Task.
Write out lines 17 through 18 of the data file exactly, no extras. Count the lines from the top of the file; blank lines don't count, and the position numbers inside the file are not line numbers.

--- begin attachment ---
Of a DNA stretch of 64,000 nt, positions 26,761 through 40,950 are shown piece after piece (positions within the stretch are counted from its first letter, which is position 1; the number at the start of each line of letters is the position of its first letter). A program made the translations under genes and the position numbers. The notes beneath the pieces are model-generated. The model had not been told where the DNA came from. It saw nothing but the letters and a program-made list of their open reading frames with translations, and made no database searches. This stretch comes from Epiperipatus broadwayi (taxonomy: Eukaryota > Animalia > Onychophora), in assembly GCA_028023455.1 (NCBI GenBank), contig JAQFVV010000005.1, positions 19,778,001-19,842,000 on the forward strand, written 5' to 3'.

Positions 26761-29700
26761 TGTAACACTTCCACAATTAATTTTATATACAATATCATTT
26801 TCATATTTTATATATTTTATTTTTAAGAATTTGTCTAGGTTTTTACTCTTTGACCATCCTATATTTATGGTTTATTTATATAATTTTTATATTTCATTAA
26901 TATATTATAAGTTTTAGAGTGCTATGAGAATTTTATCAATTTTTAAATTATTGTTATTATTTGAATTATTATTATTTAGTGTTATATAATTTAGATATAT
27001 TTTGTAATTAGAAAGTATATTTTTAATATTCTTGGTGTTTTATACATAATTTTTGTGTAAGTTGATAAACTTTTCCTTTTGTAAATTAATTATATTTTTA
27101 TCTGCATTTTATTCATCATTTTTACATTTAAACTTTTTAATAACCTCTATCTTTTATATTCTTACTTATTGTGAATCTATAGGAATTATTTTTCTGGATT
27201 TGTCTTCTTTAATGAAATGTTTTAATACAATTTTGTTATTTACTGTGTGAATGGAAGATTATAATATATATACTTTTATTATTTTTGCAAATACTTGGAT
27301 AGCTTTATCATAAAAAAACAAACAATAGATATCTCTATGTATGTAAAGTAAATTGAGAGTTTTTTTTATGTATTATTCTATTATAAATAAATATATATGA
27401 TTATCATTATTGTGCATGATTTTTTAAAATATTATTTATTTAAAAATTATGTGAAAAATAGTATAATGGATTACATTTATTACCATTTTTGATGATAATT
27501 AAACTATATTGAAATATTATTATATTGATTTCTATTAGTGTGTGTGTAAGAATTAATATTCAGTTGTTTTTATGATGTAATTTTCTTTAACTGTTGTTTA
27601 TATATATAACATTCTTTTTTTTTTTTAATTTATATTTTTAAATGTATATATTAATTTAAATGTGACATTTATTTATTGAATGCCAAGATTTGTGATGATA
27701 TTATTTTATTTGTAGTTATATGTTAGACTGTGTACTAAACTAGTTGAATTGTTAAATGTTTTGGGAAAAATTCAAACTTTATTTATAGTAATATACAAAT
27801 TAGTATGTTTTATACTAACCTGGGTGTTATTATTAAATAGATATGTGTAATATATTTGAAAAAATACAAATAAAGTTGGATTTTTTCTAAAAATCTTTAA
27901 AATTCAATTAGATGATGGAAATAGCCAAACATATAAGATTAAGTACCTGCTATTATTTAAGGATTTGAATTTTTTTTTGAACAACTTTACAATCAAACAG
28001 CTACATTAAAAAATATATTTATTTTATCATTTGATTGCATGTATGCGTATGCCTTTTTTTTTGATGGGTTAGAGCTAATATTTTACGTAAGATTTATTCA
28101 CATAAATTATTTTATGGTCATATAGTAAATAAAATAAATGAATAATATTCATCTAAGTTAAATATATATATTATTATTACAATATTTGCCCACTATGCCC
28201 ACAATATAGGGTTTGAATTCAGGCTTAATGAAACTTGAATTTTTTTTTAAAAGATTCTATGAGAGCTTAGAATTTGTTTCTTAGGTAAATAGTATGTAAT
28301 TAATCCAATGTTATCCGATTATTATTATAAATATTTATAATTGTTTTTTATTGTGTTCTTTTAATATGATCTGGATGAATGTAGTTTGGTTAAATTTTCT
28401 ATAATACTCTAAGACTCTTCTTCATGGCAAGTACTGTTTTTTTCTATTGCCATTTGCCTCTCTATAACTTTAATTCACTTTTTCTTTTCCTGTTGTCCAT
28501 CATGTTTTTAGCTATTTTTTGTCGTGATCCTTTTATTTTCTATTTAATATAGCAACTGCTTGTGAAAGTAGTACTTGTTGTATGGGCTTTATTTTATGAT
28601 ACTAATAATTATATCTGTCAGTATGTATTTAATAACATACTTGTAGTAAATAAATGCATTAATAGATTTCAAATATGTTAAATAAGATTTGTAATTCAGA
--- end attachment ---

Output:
28101 CATAAATTATTTTATGGTCATATAGTAAATAAAATAAATGAATAATATTCATCTAAGTTAAATATATATATTATTATTACAATATTTGCCCACTATGCCC
28201 ACAATATAGGGTTTGAATTCAGGCTTAATGAAACTTGAATTTTTTTTTAAAAGATTCTATGAGAGCTTAGAATTTGTTTCTTAGGTAAATAGTATGTAAT